In Harper’s Magazine in 2020, Anne Fadiman31, Writer in Residence at Yale, argued in favor of the singular they for people who view themselves as outside of the binary. It may at first seem that we owe such people this much at least. No, we do not. What we owe people is resistance to foolishness. This foolishness is not the next civil rights battle. It’s a battle for fantasy over reality, for a fragmented and fractured human experience over an integrated one, for a reductionist understanding of ourselves over a holistic one. In Fadiman’s telling, one big rift between linguists is between the prescriptivists, who favor rules and standards (“this is how people should talk”) and descriptivists, who favor popular usage (“this is how people actually talk”). What fails to be included in this categorization scheme, of course, is whether language is accurately representing reality.
From my scientific perspective, it looks very much like this scheme—prescriptivists vs. descriptivists—is an incomplete solution set. At least one category is missing from the analysis. In all the discussion among linguists about pronoun usage in English, I have never seen an analysis that asks: “what is actually true?”
What is actually true is that we have two sexes. Gender is somewhat more complicated, but male and female, man and woman—these refer to biological realities that do not change no matter what we say about them.
One year after Fadiman’s piece, writer Michael Waters32 made a similar argument in The Atlantic Monthly: “Today’s gender-neutral English-language pronouns make space not just for two genders, but for many more, serving as a way for people who fall outside the binary of ‘man’ and ‘woman’ to describe themselves.”
And in the New York Times, linguist John McWhorter33, who has written brilliantly on adjacent topics, fell prey to the same incomplete logic in September of 2021. Arguing, again, on behalf of the singular “they,” he imagines that he understands the complaints: “Why does language have to change all the time, with all we have to think about?” This, I contend, is not the objection that most of us have. The next example that he gives is the shift, in English, from a preponderance of double, and even triple, negatives, in Shakespeare’s time, to a rejection of such usage. The difference, I hasten to point out, is that double and triple negatives are entirely a human construct, with effects on communication and clarity, but in no way reflecting underlying reality. Our pronouns, in distinct contrast, refer to a reality that we do not change simply because we change the way that we talk about it.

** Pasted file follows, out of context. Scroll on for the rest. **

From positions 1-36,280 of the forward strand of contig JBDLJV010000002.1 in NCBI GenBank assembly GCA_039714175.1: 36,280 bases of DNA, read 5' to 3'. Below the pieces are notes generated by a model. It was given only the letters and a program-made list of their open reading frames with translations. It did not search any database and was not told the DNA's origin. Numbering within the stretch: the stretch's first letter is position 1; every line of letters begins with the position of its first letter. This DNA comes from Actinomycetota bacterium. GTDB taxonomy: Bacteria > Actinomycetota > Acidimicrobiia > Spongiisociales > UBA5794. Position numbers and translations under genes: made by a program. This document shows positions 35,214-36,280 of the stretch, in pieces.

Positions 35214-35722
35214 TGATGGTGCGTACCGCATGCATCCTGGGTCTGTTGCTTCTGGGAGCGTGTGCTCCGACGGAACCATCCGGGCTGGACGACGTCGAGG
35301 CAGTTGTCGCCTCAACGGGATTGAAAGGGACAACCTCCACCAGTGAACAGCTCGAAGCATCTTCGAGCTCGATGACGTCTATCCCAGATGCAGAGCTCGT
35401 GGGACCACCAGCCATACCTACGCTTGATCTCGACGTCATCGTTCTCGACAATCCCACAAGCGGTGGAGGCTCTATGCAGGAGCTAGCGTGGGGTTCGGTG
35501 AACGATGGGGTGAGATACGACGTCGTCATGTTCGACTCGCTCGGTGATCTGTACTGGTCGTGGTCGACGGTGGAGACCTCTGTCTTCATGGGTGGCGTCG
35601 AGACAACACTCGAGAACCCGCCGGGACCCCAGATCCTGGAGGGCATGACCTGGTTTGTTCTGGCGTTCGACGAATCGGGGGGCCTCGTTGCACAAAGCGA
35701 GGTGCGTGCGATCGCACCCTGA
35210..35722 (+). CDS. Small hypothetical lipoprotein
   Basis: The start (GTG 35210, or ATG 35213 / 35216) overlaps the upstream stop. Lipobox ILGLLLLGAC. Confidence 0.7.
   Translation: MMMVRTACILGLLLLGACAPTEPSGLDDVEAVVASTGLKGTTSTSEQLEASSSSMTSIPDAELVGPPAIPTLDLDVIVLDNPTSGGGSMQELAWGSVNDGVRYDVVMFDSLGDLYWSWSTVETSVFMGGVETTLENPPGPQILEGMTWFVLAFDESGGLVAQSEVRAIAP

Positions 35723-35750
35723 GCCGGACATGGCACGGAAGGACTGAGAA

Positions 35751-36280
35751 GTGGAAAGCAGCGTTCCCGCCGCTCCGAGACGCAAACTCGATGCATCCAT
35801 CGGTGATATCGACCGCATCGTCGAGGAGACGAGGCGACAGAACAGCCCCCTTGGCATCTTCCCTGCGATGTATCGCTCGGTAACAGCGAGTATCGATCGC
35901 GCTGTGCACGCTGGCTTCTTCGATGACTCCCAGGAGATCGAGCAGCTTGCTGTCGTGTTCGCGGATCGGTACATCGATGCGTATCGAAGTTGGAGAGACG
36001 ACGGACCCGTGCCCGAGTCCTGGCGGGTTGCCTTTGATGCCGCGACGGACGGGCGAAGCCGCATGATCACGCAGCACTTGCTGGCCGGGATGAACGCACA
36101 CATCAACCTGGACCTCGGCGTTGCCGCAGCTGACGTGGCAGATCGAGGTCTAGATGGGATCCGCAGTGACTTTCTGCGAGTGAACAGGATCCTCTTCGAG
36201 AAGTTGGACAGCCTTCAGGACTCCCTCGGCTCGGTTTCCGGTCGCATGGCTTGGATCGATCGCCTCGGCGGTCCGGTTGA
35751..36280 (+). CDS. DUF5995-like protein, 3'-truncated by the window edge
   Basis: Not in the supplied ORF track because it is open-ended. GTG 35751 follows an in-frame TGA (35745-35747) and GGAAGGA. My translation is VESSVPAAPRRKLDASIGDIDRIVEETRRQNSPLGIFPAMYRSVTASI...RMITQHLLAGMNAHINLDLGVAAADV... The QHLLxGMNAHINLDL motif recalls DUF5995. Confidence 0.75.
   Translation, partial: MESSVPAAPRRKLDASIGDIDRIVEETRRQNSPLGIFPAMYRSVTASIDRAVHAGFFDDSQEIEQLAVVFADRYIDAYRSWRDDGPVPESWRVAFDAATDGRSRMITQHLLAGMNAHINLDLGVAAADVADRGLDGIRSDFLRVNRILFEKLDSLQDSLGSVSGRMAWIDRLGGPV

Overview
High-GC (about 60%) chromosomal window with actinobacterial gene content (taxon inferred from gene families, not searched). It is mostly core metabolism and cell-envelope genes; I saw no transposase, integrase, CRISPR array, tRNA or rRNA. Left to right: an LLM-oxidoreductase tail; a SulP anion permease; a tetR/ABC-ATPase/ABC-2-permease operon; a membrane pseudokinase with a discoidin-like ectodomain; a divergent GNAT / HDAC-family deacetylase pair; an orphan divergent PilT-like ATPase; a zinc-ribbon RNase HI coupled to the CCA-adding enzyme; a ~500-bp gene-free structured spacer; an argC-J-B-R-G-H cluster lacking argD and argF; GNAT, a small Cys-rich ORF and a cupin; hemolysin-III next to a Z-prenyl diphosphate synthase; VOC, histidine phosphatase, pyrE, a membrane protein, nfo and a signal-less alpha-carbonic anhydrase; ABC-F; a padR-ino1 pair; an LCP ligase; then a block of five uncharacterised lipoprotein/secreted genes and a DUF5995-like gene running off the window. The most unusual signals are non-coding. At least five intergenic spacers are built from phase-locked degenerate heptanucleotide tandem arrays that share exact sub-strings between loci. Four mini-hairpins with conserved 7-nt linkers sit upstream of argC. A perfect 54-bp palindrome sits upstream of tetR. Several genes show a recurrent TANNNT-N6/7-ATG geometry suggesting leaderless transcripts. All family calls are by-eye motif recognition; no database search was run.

I have always called adults by the pronouns that they wish to be called by. Never in my experience as a college professor was I asked to use brand-new pronouns. I did have trans students, and their cross-sex pronoun preferences posed no problems in our classrooms. But children’s flights of fancy, their fantasies that could be their greatest strength as they imagine all of the ways to be human, should never be cemented into permanence. That risks turning their greatest strength into their greatest tragedy. The adults in their worlds are doing them a great disservice—which is putting it mildly.
One of the oddities of this moment, and of these ideologies, is that they simultaneously complexify what is simple (e.g., the binary of sex), and simplify what is complex. The former is surprising for its utter lack of connection to reality, both easily observable reality and deep historical reality. The latter—the simplification of the complex—is, unfortunately, such a banal instinct that it is very common through human history. We simplify the complexity of the world in order to feel in control, in order to feel like gods. Left to our most banal devices, we are, again, reductionists, seeking single answers with easy cures for complex problems.
Suffer from tonsilitis? Rip them out! Feeling anxious? Take a pill! Wishing for freedom from restrictive gender norms? Declare yourself a man! Or better yet: declare yourself non-binary!